• Users Online: 420
  • Print this page
  • Email this page
Year : 2022  |  Volume : 24  |  Issue : 1  |  Page : 17-21

Basal cell carcinoma and its burden on sudanese patients

1 Sudan Medical Specialization Board, Dermatology Council, Khartoum, Sudan
2 National University, Faculty of Medicne, Department of Community, Khartoum, Sudan
3 Omdurman Dermatology Hospital, Department of Dermatology, Omdurman, Sudan
4 Faculty of Medicine, Almaarefa University, Riyadh, Saudi Arabia

Correspondence Address:
Dr. Sami Fatehi Abdalla Billal
P.O. Box 71666, Riyadh 11597
Saudi Arabia
Login to access the Email id

Source of Support: None, Conflict of Interest: None

DOI: 10.4103/sjoh.sjoh_46_21

Rights and Permissions

Background: Basal cell carcinoma (BCC) is the most frequent malignant tumor in dermatology. The burden of advanced BCC is not fully understood and was not well studied in Sudan. Objective: The objectives of this work were to study the BCC disease characteristics, burden, and morbidity on a group of Sudanese patients. Patients and Methods: This is a retrospective, hospital-based study of patients' records presented to the Military Dermatology Hospital and diagnosed with BCC. The study period was 2012–2017. Results: Our team identified a total number of 27 patients to have BCC. 15 (55.6%) were males and 12 (44.4%) were females. The mean age was 54 years (with a range of 26–75 years). The site of the location of the lesions was mostly the face in 22 (81.5%), face and extremities in 4 (14.8%) patients, and in only one (3.7%) patient, it was on the abdomen. The face distribution includes the forehead (14.5%), periocular (18.5%), nose (18.5%), nose, mouth, and cheek (7.4%). The clinical presentation of the lesions includes pigmentation (70.4%), ulcers (63%), plaques (55.6%), nodules (40.7%), scars (11.1%), and deformity associated with advanced BCC in (48.2%) of the patients. The associated comorbidities were (11.1%), albinism (11.1%), and basal cell nevus syndrome (BCNS) (3.7%). Concerning the outcome and prognosis, 11 (40.7%) had a good prognosis and 16 (59.3%) had a bad prognosis. Conclusions: BCC has similar epidemiological and clinical presentation as many international studies with younger age incidence. Delay presentation results in local disease advancement and increases severity and burden. This bad burden could be attributed to inadequate health facilities.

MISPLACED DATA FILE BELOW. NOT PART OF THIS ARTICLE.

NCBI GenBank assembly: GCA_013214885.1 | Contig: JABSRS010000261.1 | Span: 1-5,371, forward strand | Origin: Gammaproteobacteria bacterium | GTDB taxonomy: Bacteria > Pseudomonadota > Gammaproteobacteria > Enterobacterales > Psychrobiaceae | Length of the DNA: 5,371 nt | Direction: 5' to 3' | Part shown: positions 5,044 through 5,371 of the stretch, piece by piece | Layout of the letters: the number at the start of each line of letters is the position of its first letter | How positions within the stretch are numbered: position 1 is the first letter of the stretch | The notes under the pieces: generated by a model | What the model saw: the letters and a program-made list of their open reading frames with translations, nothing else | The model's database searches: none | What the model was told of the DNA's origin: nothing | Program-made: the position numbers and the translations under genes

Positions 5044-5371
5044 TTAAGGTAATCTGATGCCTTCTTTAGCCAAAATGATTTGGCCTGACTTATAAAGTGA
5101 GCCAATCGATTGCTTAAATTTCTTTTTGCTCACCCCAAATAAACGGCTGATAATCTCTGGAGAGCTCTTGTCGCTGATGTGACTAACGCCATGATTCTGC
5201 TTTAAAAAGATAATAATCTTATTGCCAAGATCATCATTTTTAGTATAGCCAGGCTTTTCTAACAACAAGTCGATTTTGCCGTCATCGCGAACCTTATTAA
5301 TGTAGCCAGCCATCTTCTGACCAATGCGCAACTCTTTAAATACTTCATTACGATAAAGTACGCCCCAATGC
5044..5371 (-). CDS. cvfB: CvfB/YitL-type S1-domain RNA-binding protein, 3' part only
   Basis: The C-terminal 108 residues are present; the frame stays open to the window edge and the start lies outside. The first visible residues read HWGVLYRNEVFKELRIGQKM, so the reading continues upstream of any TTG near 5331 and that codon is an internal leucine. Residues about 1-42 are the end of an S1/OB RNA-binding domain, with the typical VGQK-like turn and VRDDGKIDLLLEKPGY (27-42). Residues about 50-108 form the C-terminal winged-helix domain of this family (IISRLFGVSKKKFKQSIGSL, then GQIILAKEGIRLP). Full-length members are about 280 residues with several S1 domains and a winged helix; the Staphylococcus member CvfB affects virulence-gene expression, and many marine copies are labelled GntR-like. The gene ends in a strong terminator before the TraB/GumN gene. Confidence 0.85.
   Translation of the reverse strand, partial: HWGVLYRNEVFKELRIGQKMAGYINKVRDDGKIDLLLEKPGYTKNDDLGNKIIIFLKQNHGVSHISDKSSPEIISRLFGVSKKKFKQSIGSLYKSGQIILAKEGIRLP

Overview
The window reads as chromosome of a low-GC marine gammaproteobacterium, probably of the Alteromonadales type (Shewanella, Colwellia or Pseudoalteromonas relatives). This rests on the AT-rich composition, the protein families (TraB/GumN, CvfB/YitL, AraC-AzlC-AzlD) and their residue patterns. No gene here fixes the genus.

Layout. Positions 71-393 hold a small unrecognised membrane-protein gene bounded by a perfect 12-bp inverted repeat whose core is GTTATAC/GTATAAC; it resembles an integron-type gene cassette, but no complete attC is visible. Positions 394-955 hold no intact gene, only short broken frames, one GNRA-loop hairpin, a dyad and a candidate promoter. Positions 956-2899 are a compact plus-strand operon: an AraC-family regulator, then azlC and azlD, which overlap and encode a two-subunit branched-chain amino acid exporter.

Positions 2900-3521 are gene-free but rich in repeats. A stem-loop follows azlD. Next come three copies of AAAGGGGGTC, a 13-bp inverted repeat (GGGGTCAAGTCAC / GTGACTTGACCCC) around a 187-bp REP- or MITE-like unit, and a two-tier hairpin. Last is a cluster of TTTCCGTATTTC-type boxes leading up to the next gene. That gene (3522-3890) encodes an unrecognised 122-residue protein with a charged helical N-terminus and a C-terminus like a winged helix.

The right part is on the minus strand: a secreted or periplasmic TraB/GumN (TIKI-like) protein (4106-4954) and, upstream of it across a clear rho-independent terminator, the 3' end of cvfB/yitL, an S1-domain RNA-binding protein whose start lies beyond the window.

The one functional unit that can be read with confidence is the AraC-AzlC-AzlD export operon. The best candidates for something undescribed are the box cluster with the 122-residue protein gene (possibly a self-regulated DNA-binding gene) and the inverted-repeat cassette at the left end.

Print this article     Email this article
 Next article
 Previous article
 Table of Contents

 Similar in PUBMED
   Search Pubmed for
   Search in Google Scholar for
 Related articles
 Citation Manager
 Access Statistics
 Reader Comments
 Email Alert *
 Add to My List *
 * Requires registration (Free)

 Article Access Statistics
    PDF Downloaded94    
    Comments [Add]    

Recommend this journal